Then this morning I got up fairly early and headed to the Tigre delta outside BA as my Spanish lesson isn’t until 6pm. I went on the train which wasn’t particularly crowded and was also only a little more expensive than a Subte ride which in itself is very cheap (US$0.30). Once I got to the delta I booked myself on a boat tour of the delta and then went off to have some lunch. For lunch I had some Milanese which is beef in breadcrumbs and is a speciality of the region which was nice. I also had some (freshly squeezed – and therefore expensive at US$2.60) orange juice for my fruit portion of the day. It’s actually hard to eat enough fruit here as most of the stuff in the supermarkets seems to have lots of blemishes. So much so that you aren’t sure if its fit to eat or maybe that’s just Tesco brainwashing me.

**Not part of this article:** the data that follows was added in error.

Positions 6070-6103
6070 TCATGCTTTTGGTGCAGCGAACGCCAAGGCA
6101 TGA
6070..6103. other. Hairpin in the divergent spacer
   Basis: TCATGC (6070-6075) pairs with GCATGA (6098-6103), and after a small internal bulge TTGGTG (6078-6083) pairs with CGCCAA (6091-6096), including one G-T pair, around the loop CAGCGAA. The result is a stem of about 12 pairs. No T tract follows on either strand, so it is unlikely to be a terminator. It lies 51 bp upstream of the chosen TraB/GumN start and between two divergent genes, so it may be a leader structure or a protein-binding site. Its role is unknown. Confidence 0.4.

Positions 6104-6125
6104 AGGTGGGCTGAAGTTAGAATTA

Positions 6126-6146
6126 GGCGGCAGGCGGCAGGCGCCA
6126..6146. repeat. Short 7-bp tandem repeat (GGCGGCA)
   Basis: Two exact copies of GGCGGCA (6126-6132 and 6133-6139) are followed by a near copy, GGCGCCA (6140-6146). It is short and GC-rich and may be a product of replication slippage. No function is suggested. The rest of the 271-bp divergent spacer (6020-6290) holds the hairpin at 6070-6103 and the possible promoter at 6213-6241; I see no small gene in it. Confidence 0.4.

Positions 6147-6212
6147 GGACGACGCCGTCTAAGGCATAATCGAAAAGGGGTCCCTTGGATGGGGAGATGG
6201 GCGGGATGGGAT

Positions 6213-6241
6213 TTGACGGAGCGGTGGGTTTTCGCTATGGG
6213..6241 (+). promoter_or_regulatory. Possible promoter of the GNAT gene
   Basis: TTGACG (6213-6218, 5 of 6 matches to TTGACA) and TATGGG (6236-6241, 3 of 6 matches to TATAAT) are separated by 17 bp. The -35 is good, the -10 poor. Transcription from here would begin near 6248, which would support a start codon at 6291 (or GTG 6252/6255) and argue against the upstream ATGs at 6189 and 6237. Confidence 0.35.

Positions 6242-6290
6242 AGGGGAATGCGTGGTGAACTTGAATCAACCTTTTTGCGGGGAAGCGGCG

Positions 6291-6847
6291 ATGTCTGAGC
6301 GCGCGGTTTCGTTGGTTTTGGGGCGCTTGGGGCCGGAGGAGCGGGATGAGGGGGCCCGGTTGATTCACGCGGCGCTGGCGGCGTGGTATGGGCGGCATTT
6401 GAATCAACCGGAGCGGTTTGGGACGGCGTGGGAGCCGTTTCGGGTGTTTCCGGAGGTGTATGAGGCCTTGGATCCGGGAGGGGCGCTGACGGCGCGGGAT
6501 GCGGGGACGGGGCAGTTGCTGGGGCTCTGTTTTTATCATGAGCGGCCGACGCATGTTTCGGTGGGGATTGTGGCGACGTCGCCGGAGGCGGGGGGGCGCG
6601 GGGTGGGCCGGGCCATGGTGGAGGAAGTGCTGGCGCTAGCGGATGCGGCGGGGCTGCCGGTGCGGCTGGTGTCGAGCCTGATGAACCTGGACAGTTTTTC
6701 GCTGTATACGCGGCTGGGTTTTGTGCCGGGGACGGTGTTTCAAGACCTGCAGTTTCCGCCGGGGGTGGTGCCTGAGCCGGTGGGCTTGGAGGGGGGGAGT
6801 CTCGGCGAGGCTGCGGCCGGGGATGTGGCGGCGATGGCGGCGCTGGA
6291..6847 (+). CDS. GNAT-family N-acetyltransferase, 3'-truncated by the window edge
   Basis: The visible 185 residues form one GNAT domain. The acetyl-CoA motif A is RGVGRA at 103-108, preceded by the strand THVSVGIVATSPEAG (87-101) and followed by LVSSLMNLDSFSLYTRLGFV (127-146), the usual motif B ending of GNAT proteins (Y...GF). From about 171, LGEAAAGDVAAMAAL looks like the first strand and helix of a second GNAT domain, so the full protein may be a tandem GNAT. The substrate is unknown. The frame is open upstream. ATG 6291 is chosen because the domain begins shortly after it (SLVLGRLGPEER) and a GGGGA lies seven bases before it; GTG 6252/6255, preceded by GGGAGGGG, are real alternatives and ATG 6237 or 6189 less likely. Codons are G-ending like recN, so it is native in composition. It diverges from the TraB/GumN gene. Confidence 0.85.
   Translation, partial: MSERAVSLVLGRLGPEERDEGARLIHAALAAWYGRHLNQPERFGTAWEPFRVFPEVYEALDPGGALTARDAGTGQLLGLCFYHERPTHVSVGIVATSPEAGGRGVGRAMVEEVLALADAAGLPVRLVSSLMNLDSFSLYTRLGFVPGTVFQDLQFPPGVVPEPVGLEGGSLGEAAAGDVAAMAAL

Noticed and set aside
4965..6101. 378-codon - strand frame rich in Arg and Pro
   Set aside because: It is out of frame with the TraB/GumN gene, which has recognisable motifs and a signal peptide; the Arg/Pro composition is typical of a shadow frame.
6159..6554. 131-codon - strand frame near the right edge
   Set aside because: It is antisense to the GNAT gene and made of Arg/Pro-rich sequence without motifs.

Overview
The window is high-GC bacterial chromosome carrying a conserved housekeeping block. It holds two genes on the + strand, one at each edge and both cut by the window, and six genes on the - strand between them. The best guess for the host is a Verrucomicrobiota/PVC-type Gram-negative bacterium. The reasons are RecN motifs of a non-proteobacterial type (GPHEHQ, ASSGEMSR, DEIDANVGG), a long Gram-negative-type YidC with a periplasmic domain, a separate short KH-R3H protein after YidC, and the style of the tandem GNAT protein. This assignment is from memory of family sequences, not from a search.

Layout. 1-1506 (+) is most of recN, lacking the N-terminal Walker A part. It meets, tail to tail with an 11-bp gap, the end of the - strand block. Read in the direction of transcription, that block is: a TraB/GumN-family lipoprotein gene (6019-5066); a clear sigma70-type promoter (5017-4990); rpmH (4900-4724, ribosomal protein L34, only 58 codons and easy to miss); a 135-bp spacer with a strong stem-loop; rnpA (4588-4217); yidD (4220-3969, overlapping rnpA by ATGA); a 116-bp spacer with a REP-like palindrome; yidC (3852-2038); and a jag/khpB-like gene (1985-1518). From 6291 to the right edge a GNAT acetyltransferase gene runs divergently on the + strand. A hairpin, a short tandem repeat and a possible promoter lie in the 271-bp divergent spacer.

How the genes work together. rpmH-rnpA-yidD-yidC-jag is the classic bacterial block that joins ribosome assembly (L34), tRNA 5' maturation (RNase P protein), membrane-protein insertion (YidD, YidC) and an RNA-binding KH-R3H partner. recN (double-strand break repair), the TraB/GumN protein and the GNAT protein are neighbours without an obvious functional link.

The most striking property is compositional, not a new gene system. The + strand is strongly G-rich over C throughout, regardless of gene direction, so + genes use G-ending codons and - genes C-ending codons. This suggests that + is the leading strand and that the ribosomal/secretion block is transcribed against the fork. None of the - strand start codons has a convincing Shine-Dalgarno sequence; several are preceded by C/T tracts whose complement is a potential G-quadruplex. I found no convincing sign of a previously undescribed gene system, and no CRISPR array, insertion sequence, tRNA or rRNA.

Then i wet on the boat tour. The boat tour itself was only OK, there was no commentrary (even in Spanish) and it was pretty expensive at US$10 for a 2 hour trip. I did finally get to see some people who looked like they had money on the boat; given the poverty in the centre it was kind of uncomfortable, though certainly to an extent I was looking at a mirror back of myself. The trip itself did seem to be an expensive camera photoshoot of the delta and posed people on the boat so I guess I missed out on the full experience as I didn’t have a camera.

Then I headed back to Buenos Aires for my Spanish lesson. The journey wasn’t entirely uneventful. I had to jump the barrier at the train station as it wouldn’t accept my ticket and I had to block the door of the Subte train as I was too far back to get off (the stop for Milhouse is one after the busiest station on the Subte system) before I had my Spanish lesson at the hostel. After that I headed back to my accommodation on the edge of the city and I had dinner at the local Italian (which was very nice) before going to bed after a long day.